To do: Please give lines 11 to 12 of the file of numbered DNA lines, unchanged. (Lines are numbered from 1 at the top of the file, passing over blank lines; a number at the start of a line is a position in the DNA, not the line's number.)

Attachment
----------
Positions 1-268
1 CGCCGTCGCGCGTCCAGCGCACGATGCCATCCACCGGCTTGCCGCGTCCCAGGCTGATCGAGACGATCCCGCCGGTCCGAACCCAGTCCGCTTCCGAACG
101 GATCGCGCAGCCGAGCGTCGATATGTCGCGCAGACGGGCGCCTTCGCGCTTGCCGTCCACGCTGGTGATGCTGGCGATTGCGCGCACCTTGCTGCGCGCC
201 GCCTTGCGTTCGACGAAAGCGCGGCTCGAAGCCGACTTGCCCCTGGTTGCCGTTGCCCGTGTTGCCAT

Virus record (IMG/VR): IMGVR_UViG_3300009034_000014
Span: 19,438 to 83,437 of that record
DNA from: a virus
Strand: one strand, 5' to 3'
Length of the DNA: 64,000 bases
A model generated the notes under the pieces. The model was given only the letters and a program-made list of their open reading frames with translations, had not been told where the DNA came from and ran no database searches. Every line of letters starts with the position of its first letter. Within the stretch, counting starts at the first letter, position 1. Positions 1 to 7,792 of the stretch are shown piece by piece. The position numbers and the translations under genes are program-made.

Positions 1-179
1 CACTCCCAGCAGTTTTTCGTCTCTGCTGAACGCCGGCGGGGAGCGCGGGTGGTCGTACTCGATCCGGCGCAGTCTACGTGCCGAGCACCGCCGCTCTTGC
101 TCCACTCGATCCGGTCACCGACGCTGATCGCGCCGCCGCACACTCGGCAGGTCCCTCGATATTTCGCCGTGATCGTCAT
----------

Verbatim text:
Positions 1-179
1 CACTCCCAGCAGTTTTTCGTCTCTGCTGAACGCCGGCGGGGAGCGCGGGTGGTCGTACTCGATCCGGCGCAGTCTACGTGCCGAGCACCGCCGCTCTTGC